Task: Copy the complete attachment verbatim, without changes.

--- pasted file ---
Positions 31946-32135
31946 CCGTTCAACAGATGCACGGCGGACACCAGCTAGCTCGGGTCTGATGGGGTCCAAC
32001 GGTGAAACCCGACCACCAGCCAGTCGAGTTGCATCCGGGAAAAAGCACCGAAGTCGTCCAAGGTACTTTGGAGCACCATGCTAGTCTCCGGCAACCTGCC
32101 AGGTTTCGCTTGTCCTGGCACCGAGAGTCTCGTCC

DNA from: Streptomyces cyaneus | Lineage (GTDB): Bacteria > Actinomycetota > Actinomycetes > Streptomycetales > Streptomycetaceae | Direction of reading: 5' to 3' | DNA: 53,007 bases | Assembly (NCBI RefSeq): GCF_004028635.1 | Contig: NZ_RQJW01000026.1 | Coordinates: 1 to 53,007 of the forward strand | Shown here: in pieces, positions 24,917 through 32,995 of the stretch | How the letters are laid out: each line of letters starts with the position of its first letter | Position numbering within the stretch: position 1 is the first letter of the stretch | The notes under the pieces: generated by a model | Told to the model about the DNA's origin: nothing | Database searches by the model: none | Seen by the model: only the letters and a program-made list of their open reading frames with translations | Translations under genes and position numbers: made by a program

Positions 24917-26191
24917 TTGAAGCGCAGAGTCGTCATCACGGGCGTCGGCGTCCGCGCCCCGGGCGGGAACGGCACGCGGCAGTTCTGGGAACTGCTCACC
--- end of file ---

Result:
Positions 31946-32135
31946 CCGTTCAACAGATGCACGGCGGACACCAGCTAGCTCGGGTCTGATGGGGTCCAAC
32001 GGTGAAACCCGACCACCAGCCAGTCGAGTTGCATCCGGGAAAAAGCACCGAAGTCGTCCAAGGTACTTTGGAGCACCATGCTAGTCTCCGGCAACCTGCC
32101 AGGTTTCGCTTGTCCTGGCACCGAGAGTCTCGTCC

DNA from: Streptomyces cyaneus | Lineage (GTDB): Bacteria > Actinomycetota > Actinomycetes > Streptomycetales > Streptomycetaceae | Direction of reading: 5' to 3' | DNA: 53,007 bases | Assembly (NCBI RefSeq): GCF_004028635.1 | Contig: NZ_RQJW01000026.1 | Coordinates: 1 to 53,007 of the forward strand | Shown here: in pieces, positions 24,917 through 32,995 of the stretch | How the letters are laid out: each line of letters starts with the position of its first letter | Position numbering within the stretch: position 1 is the first letter of the stretch | The notes under the pieces: generated by a model | Told to the model about the DNA's origin: nothing | Database searches by the model: none | Seen by the model: only the letters and a program-made list of their open reading frames with translations | Translations under genes and position numbers: made by a program

Positions 24917-26191
24917 TTGAAGCGCAGAGTCGTCATCACGGGCGTCGGCGTCCGCGCCCCGGGCGGGAACGGCACGCGGCAGTTCTGGGAACTGCTCACC